There was no Sunday service again this week for the congregants of HKBP Filadelfia in Tambun, Bekasi, West Java, after local residents blockaded a road leading to the church
Locals have been protesting the congregation’s Sunday service for many months; the last Sunday service was held in December, a few days prior to Christmas.
Approximately 300 officers from the Bekasi Police and Public Order Agency (Satpol PP) tried to provide security on Sunday.
"Watch out for people not wearing a hijab. Don't let them pass. If necessary, chase them!" a local resident said into a megaphone.
Around 200 men, women and children of Jejalen Jaya formed a human wall across the road, preventing churchgoers from passing.
The abuse shouted by locals caused some congregants to cry.
"We just want to worship. There are five legally recognized religions in Indonesia, so why aren't we allowed to perform our prayers?" Rita Simanulang, a congregant, said.
"Our rights are guaranteed by Constitution. So why are you asking us to leave? You should be the one who protects us," she said to a public order officer.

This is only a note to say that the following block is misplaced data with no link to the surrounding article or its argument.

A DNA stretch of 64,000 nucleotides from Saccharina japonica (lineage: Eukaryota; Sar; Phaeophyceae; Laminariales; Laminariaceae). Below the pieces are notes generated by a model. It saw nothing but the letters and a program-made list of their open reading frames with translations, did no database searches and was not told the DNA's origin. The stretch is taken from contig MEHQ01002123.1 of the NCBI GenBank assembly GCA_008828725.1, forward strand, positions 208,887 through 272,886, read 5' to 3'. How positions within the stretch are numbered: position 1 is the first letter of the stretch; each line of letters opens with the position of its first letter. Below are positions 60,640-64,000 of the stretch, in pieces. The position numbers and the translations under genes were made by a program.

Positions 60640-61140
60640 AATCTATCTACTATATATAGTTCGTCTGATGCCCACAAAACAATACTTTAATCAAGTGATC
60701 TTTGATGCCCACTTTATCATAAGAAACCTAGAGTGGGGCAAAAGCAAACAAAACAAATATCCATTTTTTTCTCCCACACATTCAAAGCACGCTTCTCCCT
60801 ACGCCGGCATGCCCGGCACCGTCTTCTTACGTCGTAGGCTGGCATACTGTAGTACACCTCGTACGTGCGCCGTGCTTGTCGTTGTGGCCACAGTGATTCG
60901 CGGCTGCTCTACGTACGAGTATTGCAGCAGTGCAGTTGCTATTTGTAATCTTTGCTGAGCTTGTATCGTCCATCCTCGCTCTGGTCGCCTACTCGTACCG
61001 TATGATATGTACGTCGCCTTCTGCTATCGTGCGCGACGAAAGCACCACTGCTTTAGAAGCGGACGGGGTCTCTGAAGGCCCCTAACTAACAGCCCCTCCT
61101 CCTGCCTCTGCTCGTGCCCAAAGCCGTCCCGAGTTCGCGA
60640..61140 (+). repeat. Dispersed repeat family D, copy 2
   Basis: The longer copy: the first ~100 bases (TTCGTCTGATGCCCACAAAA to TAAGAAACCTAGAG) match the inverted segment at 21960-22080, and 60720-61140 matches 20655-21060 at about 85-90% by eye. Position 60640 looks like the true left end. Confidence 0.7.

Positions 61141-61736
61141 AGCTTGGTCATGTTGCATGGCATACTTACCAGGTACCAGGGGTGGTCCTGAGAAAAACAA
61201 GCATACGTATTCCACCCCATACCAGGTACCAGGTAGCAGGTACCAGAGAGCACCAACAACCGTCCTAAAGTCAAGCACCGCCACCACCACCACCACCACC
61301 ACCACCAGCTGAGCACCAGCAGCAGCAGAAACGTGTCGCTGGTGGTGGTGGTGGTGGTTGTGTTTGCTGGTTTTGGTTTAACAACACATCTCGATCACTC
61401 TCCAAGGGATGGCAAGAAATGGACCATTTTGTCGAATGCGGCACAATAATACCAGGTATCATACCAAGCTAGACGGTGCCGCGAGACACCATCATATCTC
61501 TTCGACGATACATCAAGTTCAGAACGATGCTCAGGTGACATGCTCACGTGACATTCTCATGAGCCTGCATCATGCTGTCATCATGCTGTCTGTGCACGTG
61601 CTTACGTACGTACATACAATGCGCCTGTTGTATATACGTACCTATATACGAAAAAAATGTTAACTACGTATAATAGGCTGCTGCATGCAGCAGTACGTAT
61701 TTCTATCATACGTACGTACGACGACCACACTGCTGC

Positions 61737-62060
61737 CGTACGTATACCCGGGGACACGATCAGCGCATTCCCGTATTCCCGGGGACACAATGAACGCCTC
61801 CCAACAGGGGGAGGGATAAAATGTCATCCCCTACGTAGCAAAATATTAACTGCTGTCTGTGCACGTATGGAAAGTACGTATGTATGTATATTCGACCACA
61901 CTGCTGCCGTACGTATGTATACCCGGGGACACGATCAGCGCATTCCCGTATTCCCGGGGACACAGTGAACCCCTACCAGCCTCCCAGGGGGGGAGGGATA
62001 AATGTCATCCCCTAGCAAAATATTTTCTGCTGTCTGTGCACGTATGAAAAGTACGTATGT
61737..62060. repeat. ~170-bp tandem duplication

Under a 2006 joint ministerial decree, a place of worship can only be built if it has secured the approval of 90 worshipers and 60 local residents from different faiths.
The dispute has been ongoing for years; however, HKBP Filadelfia’s Rev. Palti Panjaitan said that the church had already obtained the necessary legal paperwork, claiming that the Bekasi administration’s decision to close the church in 2010 was overturned at the State Administrative Court in Bandung, West Java, in 2011.
Saduddin, the regent of Tambun, has not implemented the ruling.
There is some hope for the church’s congregants, with the blockade occurring just one day prior to the inauguration of Neneng Yasmin as Tambun regent, officially replacing Saduddin, a politician from the Justice Prosperous Party (PKS), on Monday.
Palti said that he hoped the blockade would be the last, saying that compared to her predecessor, Neneng might be more tolerant of minority groups.
According to Palti, Saduddin is known for his close ties with Islamic hard-line groups, previously promising during his election campaign for Tambun regency that "not a single church would be built under his watch". (sat)